Explore: London's Stunning Strawberry Hill House
What do Strawberry Hill House and the word ‘serendipity’ have in common?
Both were created by Sir Horace Walpole.
Today is Horace Walpole’s 292th birthday, and I can think of no better way to celebrate it than to sally forth into the September sun to visit Strawberry Hill House. Designed by Walpole himself, this impressive building took 27 years to complete and inspired what became known as the ‘Strawberry Hill Gothic’ style of architecture.
Walpole was as curious a character as his castle: an active member of the political establishment, he is famous as a letter writer as well as for his bon mots. He is also the author of several books, including the famous Castle of Otranto, which gave birth to the gothic genre, and more serendipitously, the parodies thereof – I am thinking of Crotchet Castle and Headlong Hall here, both worth a read if this fine weather declines – as well as being a great admirer of Marie Antoinette, whom he described as ‘an aerial being, all brightness and grace’.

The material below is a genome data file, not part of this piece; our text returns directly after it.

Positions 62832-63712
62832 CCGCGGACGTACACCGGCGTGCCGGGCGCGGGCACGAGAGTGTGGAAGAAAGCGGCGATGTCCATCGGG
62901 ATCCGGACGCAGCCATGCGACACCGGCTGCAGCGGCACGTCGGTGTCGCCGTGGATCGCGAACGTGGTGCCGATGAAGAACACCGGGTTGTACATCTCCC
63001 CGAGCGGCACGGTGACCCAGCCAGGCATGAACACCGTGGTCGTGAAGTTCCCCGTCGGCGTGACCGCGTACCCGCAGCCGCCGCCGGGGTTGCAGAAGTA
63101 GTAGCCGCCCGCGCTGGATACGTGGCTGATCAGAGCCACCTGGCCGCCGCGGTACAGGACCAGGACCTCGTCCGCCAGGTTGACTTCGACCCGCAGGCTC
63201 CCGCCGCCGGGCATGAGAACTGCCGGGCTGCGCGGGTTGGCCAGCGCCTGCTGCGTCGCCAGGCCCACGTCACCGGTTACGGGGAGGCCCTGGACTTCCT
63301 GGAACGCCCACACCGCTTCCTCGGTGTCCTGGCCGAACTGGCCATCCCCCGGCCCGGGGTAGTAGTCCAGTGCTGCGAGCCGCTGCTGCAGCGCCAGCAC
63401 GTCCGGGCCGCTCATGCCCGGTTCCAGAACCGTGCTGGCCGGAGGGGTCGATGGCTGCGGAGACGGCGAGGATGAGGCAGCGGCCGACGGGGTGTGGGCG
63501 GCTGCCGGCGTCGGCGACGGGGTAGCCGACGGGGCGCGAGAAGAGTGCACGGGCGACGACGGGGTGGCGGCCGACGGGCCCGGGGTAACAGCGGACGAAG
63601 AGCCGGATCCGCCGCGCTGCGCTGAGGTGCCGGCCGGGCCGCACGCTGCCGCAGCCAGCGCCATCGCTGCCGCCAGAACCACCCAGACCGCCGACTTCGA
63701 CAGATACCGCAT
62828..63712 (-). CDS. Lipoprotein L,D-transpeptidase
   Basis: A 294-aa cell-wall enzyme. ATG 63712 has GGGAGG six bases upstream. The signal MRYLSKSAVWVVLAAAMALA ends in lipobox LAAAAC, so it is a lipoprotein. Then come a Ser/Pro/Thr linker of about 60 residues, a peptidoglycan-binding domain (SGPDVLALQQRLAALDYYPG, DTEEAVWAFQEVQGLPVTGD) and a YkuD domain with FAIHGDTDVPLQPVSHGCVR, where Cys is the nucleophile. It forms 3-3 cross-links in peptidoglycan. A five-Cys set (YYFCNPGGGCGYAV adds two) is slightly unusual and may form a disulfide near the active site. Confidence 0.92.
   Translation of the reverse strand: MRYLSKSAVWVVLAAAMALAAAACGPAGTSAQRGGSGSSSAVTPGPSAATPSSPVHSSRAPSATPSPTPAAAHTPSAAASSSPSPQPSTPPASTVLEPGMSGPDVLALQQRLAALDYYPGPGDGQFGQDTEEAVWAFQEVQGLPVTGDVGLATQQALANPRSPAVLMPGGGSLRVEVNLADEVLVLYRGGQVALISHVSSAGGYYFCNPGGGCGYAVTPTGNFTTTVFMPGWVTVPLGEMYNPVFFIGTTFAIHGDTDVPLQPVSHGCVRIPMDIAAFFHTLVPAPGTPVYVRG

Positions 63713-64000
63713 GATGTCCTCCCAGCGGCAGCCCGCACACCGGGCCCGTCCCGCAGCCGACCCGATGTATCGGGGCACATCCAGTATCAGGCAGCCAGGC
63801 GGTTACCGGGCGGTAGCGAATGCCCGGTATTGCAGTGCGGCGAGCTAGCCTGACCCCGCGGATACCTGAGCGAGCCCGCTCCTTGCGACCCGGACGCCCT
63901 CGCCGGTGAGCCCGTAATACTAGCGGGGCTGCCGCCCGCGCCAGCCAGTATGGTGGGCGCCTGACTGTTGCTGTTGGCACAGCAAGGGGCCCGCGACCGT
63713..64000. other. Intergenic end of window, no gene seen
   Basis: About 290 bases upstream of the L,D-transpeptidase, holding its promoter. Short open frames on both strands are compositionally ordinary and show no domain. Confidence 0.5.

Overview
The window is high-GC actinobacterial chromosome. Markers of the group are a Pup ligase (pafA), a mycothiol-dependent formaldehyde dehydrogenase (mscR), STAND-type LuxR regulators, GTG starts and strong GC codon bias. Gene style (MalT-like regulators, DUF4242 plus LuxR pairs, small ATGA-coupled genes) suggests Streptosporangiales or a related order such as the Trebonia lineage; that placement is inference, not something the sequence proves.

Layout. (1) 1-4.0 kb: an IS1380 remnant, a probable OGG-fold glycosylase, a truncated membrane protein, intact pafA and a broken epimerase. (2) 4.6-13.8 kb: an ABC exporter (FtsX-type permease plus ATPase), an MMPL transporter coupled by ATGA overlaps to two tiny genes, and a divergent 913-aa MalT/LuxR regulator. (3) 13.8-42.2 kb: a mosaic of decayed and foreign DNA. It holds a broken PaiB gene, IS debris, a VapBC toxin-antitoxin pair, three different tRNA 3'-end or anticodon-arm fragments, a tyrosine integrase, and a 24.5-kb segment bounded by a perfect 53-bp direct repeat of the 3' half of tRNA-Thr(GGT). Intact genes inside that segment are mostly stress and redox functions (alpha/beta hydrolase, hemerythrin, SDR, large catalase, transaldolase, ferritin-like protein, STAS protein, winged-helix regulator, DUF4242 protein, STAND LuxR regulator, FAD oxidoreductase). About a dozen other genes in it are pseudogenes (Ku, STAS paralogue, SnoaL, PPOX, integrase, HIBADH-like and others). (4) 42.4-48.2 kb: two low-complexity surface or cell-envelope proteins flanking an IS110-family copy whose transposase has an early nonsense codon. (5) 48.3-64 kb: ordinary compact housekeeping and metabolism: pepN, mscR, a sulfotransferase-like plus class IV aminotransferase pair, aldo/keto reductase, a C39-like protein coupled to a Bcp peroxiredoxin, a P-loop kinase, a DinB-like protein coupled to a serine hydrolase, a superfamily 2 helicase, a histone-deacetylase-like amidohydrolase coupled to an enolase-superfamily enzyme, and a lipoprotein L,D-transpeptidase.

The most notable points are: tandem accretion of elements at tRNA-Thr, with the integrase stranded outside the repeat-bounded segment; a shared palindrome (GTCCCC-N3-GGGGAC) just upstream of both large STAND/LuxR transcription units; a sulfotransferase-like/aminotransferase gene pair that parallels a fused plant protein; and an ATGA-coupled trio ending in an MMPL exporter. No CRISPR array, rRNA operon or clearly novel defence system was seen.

The original name of the house was ‘Chopped Straw Hall’, but Walpole found this appellation abhorrent, so renamed it. The whole area around is now known as Strawberry Hill. Other than being fascinating from an architectural point of view, Strawberry Hill House boasts beautiful gardens, whose design was overseen by Walpole (he had fairly strong ideas about gardening as evidenced in his essay ‘On Modern Gardening’), and which contain amongst other things a Chinese Pagoda and a ‘Gothic ruin’.
Strawberry Hill House is the architectural representation of that particularly British character trait, eccentricity, and is well worth visiting. Its absence from the tourist’s agenda is a conspicuous one, and unmerited: go and see it, and make a serendipitous discovery…
How to get there
The Address: Strawberry Hill, 268 Waldegrave Road, Twickenham, TW1 4ST
It is easily accessible by train, underground and bus, as well as by car or bicycle. Click here for reviews of the house on TripAdvisor.